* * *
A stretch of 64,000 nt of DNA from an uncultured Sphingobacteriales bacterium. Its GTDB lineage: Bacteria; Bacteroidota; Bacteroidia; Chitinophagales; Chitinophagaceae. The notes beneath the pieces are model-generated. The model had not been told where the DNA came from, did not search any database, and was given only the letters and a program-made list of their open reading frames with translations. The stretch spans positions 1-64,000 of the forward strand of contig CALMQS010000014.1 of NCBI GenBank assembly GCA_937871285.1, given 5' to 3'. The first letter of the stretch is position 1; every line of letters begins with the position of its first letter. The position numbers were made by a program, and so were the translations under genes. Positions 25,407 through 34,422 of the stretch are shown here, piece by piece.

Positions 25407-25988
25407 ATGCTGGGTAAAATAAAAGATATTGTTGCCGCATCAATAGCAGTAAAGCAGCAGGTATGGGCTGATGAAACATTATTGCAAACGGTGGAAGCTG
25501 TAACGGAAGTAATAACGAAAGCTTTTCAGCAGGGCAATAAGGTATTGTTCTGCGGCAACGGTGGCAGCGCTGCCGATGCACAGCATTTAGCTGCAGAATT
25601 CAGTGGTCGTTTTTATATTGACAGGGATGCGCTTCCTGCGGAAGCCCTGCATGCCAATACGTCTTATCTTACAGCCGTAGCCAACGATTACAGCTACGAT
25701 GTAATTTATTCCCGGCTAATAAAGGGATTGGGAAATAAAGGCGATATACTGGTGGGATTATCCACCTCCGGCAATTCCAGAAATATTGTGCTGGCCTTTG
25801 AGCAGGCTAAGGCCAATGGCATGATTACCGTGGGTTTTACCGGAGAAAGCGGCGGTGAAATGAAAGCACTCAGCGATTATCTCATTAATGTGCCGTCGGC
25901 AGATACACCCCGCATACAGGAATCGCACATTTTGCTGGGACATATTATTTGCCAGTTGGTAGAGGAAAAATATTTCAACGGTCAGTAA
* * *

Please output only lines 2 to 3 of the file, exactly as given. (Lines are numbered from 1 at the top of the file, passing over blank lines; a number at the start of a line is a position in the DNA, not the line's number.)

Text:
Positions 25407-25988
25407 ATGCTGGGTAAAATAAAAGATATTGTTGCCGCATCAATAGCAGTAAAGCAGCAGGTATGGGCTGATGAAACATTATTGCAAACGGTGGAAGCTG